The devastating effect of skin bleaching leaves a lot to be desired and ought to be abhorred rather than encouraged, says a skincare specialist. pic: pexels.com

In the spirit of Women's Month paramedical skin care specialist, Najma Khan, urged women to love the skin they’re in and avoid the damage that comes with bleaching.

Khan said the devastating effect of skin bleaching leaves a lot to be desired and ought to be abhorred rather than encouraged.

“Beauty is not defined by only outer looks but the entirety of one's personality and therefore light skin cannot set the benchmark for beauty. Skin bleaching is an evolving practice that is gaining participants on a daily basis. 

“The trend stems from a bad mindset that’s rooted from years of discrimination and hatred. Uplifting others is essential to growing as a whole, we may not reach a total consensus on diminishing colourism but it’s always worth a try,” said Khan.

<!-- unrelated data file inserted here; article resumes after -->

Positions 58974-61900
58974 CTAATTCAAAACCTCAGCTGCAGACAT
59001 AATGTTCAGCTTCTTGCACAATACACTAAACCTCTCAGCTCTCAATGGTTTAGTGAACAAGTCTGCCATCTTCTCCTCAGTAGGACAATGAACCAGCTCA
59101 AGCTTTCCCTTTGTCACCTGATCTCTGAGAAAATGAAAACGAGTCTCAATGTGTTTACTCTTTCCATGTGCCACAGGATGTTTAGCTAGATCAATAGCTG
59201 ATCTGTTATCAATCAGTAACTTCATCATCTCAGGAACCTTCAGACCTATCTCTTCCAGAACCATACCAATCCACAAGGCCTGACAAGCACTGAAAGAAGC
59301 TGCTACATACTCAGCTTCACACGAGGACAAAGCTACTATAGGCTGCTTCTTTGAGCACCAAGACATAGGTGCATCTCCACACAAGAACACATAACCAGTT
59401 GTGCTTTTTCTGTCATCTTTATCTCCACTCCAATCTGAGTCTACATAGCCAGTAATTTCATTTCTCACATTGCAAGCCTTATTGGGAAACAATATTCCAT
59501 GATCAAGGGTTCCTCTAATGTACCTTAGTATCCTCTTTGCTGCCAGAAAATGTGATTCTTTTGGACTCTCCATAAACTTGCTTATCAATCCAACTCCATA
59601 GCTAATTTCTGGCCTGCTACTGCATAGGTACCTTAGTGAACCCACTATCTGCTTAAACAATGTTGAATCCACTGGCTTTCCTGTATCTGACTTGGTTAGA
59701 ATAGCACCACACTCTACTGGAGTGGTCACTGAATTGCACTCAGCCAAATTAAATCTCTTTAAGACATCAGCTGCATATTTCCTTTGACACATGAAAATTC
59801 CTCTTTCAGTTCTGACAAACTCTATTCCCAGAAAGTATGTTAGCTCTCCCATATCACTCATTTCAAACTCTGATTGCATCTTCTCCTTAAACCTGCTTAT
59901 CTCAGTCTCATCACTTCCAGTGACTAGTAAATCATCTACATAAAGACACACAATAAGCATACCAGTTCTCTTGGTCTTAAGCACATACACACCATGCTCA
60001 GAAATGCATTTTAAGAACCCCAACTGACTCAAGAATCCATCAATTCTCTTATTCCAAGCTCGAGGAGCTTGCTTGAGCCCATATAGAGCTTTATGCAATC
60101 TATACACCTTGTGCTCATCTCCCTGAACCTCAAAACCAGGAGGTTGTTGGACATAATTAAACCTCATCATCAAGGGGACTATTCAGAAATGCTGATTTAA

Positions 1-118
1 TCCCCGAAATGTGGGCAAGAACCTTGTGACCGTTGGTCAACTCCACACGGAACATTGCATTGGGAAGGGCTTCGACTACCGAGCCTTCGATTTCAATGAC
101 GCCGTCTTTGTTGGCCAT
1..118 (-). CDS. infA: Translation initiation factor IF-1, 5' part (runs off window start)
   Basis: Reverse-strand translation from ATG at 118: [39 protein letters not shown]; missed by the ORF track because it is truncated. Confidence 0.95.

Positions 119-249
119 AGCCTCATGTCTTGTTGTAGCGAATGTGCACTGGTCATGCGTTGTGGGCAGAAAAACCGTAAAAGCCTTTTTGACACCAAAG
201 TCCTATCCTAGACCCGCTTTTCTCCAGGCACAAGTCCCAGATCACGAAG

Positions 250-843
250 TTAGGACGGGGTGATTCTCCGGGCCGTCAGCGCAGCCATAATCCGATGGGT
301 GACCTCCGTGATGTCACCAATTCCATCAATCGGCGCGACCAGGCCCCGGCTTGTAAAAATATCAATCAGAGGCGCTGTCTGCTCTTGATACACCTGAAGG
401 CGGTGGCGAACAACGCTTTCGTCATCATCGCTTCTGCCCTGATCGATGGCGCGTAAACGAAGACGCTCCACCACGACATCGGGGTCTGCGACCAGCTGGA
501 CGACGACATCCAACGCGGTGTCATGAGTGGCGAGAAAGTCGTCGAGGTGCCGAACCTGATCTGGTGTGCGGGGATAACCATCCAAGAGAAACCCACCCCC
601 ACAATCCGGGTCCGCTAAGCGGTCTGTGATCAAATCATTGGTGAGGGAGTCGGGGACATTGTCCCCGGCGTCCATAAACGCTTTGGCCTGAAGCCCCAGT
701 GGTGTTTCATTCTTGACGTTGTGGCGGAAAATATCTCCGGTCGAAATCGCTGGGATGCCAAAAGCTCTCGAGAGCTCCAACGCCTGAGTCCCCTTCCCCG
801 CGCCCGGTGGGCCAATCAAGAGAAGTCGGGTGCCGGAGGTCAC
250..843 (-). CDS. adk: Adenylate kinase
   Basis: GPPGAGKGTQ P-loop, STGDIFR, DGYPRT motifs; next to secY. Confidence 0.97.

Khan, co-owner of Danné Montague-King (DMK) SA, said she aimed to highlight the dangers of banned substances such as Hydroquinone and others which can cause major damage to skin and the body as a whole.

She said societal issues and pressures drive women to not see the beauty of their skin causing them to harm themselves through bleaching. “Your skin is critical to your self-identity and is the largest organ in the body. We have seen this revolution with natural hair where some women would think of their natural hair as a burden. People are offered harsh chemicals in order to make it sleek, but it is often left damaged. These harsh chemical are often similar to the ingredients in many skin bleaching products.”

Listen in on her advice:


https://www.iol.co.za/news/south-africa/dont-look-away

[email protected]